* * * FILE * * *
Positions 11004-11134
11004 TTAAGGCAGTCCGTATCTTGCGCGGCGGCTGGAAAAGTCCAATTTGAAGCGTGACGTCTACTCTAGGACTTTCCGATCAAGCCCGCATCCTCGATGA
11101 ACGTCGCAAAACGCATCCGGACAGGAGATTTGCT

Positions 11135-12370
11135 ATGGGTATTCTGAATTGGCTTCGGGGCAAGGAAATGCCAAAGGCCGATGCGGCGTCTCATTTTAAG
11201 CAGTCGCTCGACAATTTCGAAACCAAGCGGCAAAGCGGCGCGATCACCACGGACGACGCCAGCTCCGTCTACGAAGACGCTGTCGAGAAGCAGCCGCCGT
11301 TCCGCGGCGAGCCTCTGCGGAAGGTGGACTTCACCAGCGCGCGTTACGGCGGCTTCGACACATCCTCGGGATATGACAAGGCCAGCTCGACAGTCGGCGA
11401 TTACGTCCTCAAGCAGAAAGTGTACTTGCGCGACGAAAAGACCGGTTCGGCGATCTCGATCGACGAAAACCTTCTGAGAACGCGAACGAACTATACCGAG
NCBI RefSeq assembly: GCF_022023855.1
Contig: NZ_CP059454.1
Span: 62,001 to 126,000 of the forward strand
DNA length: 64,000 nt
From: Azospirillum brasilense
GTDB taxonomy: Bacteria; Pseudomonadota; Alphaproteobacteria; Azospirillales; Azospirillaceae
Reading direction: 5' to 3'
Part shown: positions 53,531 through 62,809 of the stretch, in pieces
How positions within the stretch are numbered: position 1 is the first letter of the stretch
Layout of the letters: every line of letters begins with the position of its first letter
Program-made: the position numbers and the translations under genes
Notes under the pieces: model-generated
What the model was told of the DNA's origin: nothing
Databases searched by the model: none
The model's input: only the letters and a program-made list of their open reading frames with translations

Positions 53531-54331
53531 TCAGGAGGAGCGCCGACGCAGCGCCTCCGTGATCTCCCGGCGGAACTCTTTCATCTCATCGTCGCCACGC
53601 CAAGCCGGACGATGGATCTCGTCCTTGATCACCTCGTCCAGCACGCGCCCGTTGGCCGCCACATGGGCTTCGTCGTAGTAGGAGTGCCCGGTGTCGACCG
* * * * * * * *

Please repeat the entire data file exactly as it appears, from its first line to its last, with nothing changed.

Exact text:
Positions 11004-11134
11004 TTAAGGCAGTCCGTATCTTGCGCGGCGGCTGGAAAAGTCCAATTTGAAGCGTGACGTCTACTCTAGGACTTTCCGATCAAGCCCGCATCCTCGATGA
11101 ACGTCGCAAAACGCATCCGGACAGGAGATTTGCT

Positions 11135-12370
11135 ATGGGTATTCTGAATTGGCTTCGGGGCAAGGAAATGCCAAAGGCCGATGCGGCGTCTCATTTTAAG
11201 CAGTCGCTCGACAATTTCGAAACCAAGCGGCAAAGCGGCGCGATCACCACGGACGACGCCAGCTCCGTCTACGAAGACGCTGTCGAGAAGCAGCCGCCGT
11301 TCCGCGGCGAGCCTCTGCGGAAGGTGGACTTCACCAGCGCGCGTTACGGCGGCTTCGACACATCCTCGGGATATGACAAGGCCAGCTCGACAGTCGGCGA
11401 TTACGTCCTCAAGCAGAAAGTGTACTTGCGCGACGAAAAGACCGGTTCGGCGATCTCGATCGACGAAAACCTTCTGAGAACGCGAACGAACTATACCGAG
NCBI RefSeq assembly: GCF_022023855.1
Contig: NZ_CP059454.1
Span: 62,001 to 126,000 of the forward strand
DNA length: 64,000 nt
From: Azospirillum brasilense
GTDB taxonomy: Bacteria; Pseudomonadota; Alphaproteobacteria; Azospirillales; Azospirillaceae
Reading direction: 5' to 3'
Part shown: positions 53,531 through 62,809 of the stretch, in pieces
How positions within the stretch are numbered: position 1 is the first letter of the stretch
Layout of the letters: every line of letters begins with the position of its first letter
Program-made: the position numbers and the translations under genes
Notes under the pieces: model-generated
What the model was told of the DNA's origin: nothing
Databases searched by the model: none
The model's input: only the letters and a program-made list of their open reading frames with translations

Positions 53531-54331
53531 TCAGGAGGAGCGCCGACGCAGCGCCTCCGTGATCTCCCGGCGGAACTCTTTCATCTCATCGTCGCCACGC
53601 CAAGCCGGACGATGGATCTCGTCCTTGATCACCTCGTCCAGCACGCGCCCGTTGGCCGCCACATGGGCTTCGTCGTAGTAGGAGTGCCCGGTGTCGACCG